Products from Quake-Hit Hokuriku Popular at Dept. Stores

Tokyo (Jiji Press)—Events at Japanese department stores to sell products from the country’s Hokuriku central region, hit hard by the Jan. 1 powerful earthquake, are attracting a flurry of shoppers.

Many people are visiting the events to support reconstruction, as part of the sales revenue will be delivered to areas affected by the 7.6-magnitude temblor, which measured up to 7, the highest level on Japan’s seismic intensity scale.

Keio Department Store Co.’s outlet in Tokyo’s Shinjuku district held a sales event for products from Ishikawa and Fukui prefectures, both in Hokuriku, for six days through last Monday.

The event was planned last year to celebrate the opening of a new section on the Hokuriku Shinkansen bullet train line, slated for March this year. Four business operators from the Noto region in Ishikawa, including a shop selling famous “Wajima-nuri” lacquerware, canceled their participation in the aftermath of the earthquake.

Still, the number of visitors was “more than expected,” a public relations official at Keio Department Store said.

Taiga Chida, 28, who sold “shishigashira” wooden lion masks at the event, said, “At a time when people related to Wajima-nuri are in a difficult situation, I want to help them as a fellow traditional craftsman.”

Hankyu Hanshin Department Stores Inc.’s flagship Hankyu Umeda store in the western city of Osaka held an annual event featuring products from Ishikawa from Jan. 11.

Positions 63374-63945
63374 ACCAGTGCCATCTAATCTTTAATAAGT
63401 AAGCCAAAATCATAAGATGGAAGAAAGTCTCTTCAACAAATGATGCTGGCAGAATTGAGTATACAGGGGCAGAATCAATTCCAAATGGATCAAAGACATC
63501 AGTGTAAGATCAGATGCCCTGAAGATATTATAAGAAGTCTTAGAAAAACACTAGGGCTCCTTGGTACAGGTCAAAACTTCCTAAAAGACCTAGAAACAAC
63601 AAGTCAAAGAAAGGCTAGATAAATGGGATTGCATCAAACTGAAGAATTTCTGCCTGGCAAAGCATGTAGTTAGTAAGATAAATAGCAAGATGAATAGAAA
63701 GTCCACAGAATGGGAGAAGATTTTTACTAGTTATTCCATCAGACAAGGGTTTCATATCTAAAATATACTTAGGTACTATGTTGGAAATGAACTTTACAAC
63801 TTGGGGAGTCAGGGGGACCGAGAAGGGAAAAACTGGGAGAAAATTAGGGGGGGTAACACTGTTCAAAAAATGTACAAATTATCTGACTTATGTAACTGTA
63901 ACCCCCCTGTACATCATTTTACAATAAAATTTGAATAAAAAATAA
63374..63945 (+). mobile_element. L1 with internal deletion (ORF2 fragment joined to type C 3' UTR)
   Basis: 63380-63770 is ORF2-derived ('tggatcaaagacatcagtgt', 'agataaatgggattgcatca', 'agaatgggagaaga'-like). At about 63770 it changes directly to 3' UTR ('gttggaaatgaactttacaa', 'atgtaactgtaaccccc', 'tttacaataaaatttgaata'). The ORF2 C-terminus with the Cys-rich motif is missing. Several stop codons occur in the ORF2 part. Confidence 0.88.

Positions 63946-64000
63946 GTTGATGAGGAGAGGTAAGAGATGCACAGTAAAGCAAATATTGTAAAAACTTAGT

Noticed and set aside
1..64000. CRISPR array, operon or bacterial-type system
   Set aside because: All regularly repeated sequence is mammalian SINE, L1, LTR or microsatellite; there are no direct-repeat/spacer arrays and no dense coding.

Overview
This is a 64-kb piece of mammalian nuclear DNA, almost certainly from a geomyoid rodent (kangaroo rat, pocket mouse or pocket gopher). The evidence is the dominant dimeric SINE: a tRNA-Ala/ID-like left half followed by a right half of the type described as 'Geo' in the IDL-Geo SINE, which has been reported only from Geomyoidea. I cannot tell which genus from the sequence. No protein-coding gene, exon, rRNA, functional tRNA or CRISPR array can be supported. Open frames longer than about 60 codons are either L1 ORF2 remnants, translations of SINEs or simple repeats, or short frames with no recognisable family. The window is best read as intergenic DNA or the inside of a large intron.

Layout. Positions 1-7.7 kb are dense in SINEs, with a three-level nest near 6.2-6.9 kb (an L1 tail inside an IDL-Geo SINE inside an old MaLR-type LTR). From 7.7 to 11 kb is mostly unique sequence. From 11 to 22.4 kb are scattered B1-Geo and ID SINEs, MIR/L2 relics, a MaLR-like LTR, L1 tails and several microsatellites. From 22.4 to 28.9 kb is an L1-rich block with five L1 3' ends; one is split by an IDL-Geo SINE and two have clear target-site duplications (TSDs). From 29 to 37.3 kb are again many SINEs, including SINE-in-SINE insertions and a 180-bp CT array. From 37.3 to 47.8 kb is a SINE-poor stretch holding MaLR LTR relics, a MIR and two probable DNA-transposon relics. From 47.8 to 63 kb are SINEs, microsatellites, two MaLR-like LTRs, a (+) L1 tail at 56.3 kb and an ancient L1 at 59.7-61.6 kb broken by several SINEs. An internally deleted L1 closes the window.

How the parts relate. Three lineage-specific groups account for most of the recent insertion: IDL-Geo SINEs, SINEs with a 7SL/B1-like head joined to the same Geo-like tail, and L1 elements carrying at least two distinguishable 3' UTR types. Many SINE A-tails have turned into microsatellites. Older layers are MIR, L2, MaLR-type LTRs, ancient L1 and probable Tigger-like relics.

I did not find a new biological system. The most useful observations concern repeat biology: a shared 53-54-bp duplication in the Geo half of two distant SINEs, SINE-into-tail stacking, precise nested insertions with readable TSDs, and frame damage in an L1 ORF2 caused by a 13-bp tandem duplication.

The store considered the possibility of canceling the event in the wake of the disaster, but eventually opted to hold it as scheduled, an official indicated.

“Customers cheered us up,” an official of a participating shop said.

Takashimaya Co.’s outlet in Yokohama, south of Tokyo, has decided hurriedly to sell traditional Japanese sweets using the “Notodainagon” red bean from the Noto region at a Valentine’s Day event from Thursday.

Isetan Mitsukoshi Holdings Ltd.’s Isetan store in Shinjuku will launch an event from Feb. 21 to sell Wajima-nuri products that escaped damage from the earthquake.

“I hope this event will be a first step for reconstruction,” said Haruhiko Daiku, 36, who will participate in the event. “I want many people to see the lacquerware that survived the disaster.”